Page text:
The New South Wales government has received “at least two binding bids” for the 99-year partial lease of Australia’s biggest electricity network, which might fetch up to A$14 billion ($10.52 billion; €9.56 billion).
NSW Treasurer Gladys Berejiklian confirmed that the binding bids for the 50.4 percent stake in Ausgrid had been received, without identifying bidders. The assessment of bids will take about two weeks, providing time for the country’s Foreign Investment Review Board to assess and approve the competing offers.
China’s State Grid and Hong Kong’s Cheung Kong Infrastructure were the only two bidders for Ausgrid, according to reports. The two companies had not responded to a request for comment at press time.
It is unclear whether local firms have taken part in the bidding. Although it is understood that the FIRB has granted permission for a foreign state-owned bidder to secure a controlling stake in Ausgrid, observers believe an absence of local bidders may raise further concerns from the regulator.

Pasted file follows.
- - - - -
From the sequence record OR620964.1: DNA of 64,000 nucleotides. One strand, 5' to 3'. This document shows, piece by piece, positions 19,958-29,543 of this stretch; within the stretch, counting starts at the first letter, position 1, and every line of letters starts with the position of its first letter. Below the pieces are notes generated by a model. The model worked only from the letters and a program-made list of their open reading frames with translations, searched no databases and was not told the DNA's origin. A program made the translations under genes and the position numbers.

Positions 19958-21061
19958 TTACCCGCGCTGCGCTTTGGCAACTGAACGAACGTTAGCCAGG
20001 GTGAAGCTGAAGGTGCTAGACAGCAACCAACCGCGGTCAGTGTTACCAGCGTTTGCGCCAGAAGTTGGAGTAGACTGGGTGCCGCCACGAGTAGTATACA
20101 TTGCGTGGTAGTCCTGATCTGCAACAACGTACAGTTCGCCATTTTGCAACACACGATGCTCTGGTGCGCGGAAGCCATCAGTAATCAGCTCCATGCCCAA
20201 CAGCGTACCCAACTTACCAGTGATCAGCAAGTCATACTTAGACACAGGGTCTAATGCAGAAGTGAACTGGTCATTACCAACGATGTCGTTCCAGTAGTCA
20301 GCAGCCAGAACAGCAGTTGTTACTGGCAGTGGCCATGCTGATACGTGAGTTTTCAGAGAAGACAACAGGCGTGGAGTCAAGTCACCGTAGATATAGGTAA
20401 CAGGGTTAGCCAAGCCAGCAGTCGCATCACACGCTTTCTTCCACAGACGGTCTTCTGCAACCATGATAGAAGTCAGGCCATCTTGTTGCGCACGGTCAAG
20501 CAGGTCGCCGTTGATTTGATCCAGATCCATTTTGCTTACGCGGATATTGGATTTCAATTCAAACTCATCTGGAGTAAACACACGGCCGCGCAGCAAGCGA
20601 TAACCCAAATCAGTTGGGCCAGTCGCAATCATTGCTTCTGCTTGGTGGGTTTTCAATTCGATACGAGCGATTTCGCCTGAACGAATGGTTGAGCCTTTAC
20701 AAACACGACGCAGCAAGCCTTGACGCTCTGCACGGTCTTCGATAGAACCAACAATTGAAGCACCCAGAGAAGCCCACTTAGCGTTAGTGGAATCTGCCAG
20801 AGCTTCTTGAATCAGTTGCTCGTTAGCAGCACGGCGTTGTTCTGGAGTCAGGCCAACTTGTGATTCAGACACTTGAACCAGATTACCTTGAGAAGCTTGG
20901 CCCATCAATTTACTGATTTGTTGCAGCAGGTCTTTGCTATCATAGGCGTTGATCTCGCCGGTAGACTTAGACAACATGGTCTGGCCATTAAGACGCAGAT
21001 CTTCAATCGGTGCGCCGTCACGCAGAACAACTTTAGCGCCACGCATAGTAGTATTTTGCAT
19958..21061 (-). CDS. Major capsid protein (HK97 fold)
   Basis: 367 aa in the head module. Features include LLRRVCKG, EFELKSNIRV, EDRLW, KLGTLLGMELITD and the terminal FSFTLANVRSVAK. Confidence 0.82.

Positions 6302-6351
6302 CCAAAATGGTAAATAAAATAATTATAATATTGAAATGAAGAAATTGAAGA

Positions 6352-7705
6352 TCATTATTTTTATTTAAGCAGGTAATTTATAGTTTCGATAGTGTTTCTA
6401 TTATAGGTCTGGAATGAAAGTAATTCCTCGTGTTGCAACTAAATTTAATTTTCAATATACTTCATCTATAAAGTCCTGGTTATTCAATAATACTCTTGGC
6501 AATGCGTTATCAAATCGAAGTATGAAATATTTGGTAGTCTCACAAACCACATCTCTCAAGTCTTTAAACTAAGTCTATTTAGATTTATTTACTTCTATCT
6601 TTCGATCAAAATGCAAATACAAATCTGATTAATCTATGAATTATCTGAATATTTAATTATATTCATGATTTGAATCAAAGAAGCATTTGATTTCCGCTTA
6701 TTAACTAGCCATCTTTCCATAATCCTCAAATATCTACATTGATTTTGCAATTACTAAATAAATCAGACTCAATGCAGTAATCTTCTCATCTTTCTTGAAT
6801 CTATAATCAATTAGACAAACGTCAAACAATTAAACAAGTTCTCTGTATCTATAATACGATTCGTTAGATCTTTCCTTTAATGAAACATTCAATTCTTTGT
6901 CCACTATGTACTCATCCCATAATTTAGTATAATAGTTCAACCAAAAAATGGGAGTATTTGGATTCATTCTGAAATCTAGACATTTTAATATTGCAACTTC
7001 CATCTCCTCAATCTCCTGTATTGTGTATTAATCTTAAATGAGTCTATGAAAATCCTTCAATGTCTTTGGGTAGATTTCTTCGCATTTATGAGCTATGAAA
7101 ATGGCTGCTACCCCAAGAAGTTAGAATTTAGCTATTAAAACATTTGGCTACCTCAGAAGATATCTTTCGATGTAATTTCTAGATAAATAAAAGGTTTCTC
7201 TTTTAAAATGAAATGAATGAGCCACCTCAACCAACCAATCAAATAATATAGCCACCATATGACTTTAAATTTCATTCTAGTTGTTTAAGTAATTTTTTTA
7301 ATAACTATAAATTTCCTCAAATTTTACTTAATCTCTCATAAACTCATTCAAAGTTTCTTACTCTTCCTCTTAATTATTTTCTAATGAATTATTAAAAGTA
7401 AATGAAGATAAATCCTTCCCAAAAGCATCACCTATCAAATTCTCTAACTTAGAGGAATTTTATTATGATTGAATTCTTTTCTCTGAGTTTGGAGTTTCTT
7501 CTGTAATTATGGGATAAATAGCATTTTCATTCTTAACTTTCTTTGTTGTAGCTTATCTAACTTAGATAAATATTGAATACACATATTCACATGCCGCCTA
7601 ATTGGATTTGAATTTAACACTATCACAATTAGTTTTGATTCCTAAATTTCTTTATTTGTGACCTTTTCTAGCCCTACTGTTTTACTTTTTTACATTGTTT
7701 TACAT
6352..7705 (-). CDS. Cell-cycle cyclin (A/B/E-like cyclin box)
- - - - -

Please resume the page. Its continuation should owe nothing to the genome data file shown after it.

A transaction could value the Ausgrid stake at more than A$10 billion, according to comparable valuations of other grid sales. In November, a group led by Hastings Funds Management paid A$10.3 billion for the right to run Transgrid, valuing the network at 1.6 times its regulated base.
A local press report said at least one of the bids is in the order of A$13-14 billion, based on an asset base at A$15.3 billion and a sale multiple of about 1.5 times.
The two Chinese heavyweights are reportedly preparing presentations they have scheduled with the government and its advisors late this week.
Since the NSW government is to retain 49.6 percent of Ausgrid, advisors say the prospective buyers' proposed business plans, forecasts and partnership structures are likely to come under intense scrutiny.